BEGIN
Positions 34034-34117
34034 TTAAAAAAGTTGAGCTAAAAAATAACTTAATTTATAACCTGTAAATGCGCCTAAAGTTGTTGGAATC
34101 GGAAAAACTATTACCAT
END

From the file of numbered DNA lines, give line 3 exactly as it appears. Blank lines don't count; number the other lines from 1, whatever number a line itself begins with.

34101 GGAAAAACTATTACCAT